W&L’s Mock Convention Predicts Sanders Will Win Democratic Nomination The prediction is the result of years of research conducted by student state and territory chairs, regional chairs and national and democratic party analysts.
The 2020 Washington and Lee University Mock Convention came to a close on Saturday, Feb. 15, predicting that Sen. Bernie Sanders will win the 2020 Democratic Presidential nomination. The prediction is the result of years of research conducted by student state and territory chairs, regional chairs and national and democratic party analysts.
After a lively roll call, during which each delegation indicated the allocation of its votes, no single candidate received the required 1,991 pledged delegates needed to secure the nomination on the first ballot, making this the first W&L Mock Convention to predict a contested convention. After following the Democratic Party’s process for casting a second round of balloting, student leaders announced Sanders as the nominee.
A representative of Sanders’ campaign accepted the nomination on his behalf via telephone shortly after the prediction was announced.
The students’ track record of accuracy — they have been correct in their predictions 20 times out of 26 — is a reflection of their organized and thorough research efforts. State and territory delegations are charged with conducting extensive research to predict the eventual nomination of a candidate. The delegations work in conjunction with national and regional specialists using the most up-to-date poll numbers and political analyses. Students work closely with some of the most influential political operatives in every state to get the most accurate information possible.
Along with the prediction, Mock Convention attempts to create the most realistic convention atmosphere possible. The students followed the Democratic Party’s rules for its upcoming national convention in Milwaukee, Wisconsin, and created a meticulously researched simulated platform that predicts what the students think the Democratic Party will focus on during the presidential campaign.
Mock Convention kicked off in Lexington on Thursday evening, Feb. 14, with a politics and media panel bringing together leaders in the field of political media, journalism and communications to discuss what it means to be a media consumer in the modern era. Panelists included Jim Acosta, CNN’s chief White House correspondent; Tara McGowan, founder and CEO of ACRONYM; Errin Haines, editor-at-large at The 19th, a nonprofit newsroom covering politics and women; Mike Allen, co-founder and executive editor of Axios and a 1986 graduate of W&L; and Bill Roberts, senior producer for Al Jazeera and 1983 graduate of W&L.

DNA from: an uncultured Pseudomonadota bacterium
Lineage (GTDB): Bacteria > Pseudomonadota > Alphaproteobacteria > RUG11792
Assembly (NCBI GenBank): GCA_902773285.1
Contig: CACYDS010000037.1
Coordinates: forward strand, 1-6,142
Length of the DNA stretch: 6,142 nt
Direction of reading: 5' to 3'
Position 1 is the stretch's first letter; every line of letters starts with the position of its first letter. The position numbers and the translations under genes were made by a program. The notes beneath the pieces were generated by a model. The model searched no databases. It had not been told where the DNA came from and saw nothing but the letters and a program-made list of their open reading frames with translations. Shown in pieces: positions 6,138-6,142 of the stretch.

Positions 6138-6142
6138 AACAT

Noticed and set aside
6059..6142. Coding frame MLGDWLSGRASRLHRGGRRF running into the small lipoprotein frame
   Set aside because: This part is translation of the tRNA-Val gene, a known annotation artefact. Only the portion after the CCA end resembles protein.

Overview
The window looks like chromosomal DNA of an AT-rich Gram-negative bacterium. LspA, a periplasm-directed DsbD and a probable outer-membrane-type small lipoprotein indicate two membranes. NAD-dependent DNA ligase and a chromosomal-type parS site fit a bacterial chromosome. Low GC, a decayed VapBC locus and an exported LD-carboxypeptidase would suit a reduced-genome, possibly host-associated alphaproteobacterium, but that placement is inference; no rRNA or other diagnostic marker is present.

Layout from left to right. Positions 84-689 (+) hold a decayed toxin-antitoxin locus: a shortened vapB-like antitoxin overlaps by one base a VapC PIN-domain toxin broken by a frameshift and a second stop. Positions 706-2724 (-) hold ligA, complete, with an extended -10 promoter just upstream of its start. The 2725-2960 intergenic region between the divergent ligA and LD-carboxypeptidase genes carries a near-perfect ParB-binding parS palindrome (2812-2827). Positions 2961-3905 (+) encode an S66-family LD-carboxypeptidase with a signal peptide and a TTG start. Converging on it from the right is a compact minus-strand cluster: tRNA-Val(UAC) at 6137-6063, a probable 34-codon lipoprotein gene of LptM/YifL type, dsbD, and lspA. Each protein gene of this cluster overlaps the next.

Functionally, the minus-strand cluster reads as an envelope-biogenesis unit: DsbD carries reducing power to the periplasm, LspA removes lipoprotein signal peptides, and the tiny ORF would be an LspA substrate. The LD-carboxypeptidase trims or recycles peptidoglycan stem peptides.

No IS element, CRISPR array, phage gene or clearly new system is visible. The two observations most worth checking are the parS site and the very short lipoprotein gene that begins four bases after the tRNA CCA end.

Students participated in the Delegates’ Parade through downtown Lexington on Friday morning before the convention was called to order.
The convention itself was divided into four sessions, with prominent speakers at each session. Session one featured Symone Sanders, senior advisor for Joe Biden’s 2020 presidential campaign, CNN political commentator and leading progressive political strategist, and Joe Donnelly ’81L, former U.S. senator and U.S. representative from Indiana.
During the second session students heard from Nadine Strossen, leading expert in constitutional law and human rights, past president of the American Civil Liberties Union, and Patti Solis Doyle, nationally recognized political organizer, campaign strategist and CNN political commentator.
On Saturday morning, session three was kicked off by Donna Brazile, veteran political strategist and former interim chair of the Democratic National Committee, followed by Cameron Kasky, Parkland survivor, co-founder of March for Our Lives and a leading voice on gun control. The morning session wrapped up with a conversation with Trevor Noah, award-winning comedian and host of Comedy Central’s “The Daily Show.”
The fourth and final session featured Andrew Gillum, former Tallahassee mayor, first Democratic African American nominee for governor of Florida, Harvard Kennedy School Institute of Politics fellow and CNN political commentator.
Mock Convention’s student researchers worked diligently for the past four years to uphold the organization’s legacy of accuracy through a three-pronged approach: in-depth analysis of national trends, on-the-ground research in all 57 convention delegations and meta-data aggregation. The mission of Mock Convention is to not only predict the correct nominee, but also to educate the public on the American political process and provide an outlet for student political engagement.
Visit W&L’s Scene on Campus for photo galleries from 2020 Mock Convention.